Parkinson's symptoms are usually divided into 2 categories, symptoms of movement or no movement. Symptoms of Parkinson's that move interfere with the body's ability to move, while symptoms of Parkinson's that don't move can range from pain to constipation.

Everyone with Parkinson's disease will have different symptoms, although you may notice that most have tremors. Symptoms of Parkinson's often begin on one side of the human body and affect the entire body over a long period of time. Paraquat, an herbicide used commonly to kill pesticides throughout the United States, has been discovered to cause Parkinson's disease. 

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Extracellular vesicles in CSF show promise as diagnostic tool for Parkinson's disease

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Symptoms of Parkinson's can include:

  • Uncontrollable shaking of hands
  • Constipation
  • Hard moves
  • Depression
  • Reduced facial movement
  • Pain all over the body

People with Parkinson's disease can have movement problems, making it even more difficult to do things you normally do in everyday life. Movement disorders are known as medical bradykinesia. When the person experiences this, they are able to walk with little movement (rook). If the person has limited facial movements, speaking can be a problem and daily exercises can be done to prevent this from happening quickly.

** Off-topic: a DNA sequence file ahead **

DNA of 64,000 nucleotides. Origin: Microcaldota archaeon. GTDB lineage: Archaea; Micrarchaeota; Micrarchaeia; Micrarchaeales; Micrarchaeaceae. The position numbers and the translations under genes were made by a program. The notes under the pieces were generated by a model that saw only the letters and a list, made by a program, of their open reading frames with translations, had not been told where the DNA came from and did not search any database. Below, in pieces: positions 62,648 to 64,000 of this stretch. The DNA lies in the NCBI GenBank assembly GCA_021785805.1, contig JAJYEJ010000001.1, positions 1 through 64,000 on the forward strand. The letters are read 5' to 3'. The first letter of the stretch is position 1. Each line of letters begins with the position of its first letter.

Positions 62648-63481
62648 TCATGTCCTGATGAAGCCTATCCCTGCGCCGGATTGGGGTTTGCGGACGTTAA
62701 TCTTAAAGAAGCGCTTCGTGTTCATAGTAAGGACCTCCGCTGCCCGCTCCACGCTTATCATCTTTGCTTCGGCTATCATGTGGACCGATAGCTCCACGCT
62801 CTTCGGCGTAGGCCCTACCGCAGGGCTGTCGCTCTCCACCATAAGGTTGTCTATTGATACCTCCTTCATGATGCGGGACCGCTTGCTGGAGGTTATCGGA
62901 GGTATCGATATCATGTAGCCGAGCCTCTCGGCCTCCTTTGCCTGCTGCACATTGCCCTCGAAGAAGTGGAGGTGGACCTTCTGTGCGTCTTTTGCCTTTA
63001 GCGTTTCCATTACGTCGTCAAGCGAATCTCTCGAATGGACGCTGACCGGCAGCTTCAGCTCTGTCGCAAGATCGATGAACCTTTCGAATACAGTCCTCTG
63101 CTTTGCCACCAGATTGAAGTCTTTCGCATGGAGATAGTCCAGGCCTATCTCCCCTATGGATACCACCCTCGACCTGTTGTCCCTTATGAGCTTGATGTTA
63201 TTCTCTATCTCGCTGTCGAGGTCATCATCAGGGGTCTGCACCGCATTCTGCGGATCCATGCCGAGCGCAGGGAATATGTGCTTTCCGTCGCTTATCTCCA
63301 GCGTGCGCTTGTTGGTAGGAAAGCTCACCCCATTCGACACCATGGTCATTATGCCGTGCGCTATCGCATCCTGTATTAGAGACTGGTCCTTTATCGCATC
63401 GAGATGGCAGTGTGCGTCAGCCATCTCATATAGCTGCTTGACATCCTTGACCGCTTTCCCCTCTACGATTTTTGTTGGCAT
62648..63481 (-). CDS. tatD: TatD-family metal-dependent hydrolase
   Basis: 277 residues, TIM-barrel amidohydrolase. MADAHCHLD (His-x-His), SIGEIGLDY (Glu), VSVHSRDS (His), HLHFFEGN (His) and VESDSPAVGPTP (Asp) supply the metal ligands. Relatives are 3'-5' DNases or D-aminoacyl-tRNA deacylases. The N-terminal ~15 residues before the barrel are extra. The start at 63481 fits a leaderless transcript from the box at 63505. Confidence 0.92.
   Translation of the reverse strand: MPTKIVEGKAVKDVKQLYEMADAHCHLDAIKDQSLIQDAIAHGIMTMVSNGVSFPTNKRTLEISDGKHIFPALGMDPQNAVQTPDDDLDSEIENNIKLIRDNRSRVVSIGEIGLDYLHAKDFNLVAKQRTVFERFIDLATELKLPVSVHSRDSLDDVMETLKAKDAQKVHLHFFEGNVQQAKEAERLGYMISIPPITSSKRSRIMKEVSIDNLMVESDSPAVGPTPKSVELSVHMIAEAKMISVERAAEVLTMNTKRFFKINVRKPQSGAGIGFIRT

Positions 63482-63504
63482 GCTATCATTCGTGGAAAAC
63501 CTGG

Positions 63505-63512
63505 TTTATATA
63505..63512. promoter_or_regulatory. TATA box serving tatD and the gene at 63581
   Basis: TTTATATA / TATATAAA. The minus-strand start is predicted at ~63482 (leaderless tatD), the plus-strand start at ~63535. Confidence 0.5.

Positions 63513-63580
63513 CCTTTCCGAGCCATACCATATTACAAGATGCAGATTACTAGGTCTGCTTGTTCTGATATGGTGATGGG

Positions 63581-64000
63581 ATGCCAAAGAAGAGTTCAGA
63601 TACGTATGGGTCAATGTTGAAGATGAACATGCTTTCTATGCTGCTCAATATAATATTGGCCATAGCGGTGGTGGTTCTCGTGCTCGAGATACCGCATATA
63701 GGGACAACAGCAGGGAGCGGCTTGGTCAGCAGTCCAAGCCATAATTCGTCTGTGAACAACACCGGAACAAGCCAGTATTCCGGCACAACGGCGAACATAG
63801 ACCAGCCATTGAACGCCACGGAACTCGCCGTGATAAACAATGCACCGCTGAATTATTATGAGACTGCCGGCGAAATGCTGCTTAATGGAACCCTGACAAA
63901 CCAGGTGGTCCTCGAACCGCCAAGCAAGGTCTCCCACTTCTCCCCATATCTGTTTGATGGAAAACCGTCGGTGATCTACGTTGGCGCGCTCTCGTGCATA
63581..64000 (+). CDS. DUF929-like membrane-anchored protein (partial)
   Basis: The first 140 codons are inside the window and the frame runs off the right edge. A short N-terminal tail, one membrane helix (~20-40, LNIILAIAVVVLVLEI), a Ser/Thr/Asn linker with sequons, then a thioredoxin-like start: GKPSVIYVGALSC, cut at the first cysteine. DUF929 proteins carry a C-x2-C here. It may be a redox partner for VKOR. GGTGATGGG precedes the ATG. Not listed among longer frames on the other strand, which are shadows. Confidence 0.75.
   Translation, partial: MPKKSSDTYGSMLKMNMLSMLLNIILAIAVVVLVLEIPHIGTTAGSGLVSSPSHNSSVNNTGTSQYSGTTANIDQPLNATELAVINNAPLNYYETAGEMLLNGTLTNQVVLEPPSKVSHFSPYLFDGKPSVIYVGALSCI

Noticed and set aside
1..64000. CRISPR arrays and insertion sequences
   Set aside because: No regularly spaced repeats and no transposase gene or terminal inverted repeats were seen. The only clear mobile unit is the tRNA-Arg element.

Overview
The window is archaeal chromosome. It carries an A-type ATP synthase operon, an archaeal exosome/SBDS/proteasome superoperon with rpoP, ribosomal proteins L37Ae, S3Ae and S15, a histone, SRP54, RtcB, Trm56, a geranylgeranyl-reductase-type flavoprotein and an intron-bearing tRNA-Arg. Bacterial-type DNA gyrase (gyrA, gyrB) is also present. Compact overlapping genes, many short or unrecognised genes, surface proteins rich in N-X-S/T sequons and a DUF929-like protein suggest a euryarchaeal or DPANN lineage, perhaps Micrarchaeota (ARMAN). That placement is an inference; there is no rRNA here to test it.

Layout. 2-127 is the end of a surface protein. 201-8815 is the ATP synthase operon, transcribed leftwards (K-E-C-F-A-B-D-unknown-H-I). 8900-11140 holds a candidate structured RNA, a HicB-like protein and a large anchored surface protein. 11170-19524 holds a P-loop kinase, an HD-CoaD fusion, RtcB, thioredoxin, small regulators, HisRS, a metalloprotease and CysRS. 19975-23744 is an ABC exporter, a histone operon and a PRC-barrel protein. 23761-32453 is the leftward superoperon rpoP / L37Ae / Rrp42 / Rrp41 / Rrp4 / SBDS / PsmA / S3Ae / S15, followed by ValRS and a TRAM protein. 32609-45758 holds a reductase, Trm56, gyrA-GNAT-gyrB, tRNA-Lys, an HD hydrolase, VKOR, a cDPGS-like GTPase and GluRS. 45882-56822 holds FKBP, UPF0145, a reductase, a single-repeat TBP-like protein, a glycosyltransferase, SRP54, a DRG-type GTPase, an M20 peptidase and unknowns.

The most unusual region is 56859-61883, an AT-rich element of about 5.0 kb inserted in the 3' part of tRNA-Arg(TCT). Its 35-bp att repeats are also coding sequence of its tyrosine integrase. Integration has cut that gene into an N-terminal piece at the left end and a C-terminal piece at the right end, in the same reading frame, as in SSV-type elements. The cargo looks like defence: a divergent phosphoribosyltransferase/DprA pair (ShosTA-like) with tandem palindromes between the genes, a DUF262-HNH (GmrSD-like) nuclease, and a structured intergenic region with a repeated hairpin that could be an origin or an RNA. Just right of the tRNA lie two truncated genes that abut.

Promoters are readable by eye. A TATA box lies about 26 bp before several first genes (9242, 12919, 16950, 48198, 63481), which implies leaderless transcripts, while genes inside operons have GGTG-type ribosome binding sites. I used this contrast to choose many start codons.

Symptoms of Parkinson's can also include stiffness and pain. This is because Parkinson's disease prevents muscles from stretching, which can mean you have difficulty bending your legs or arms. Regular exercise can help maintain reasonable movement so mobility is less important.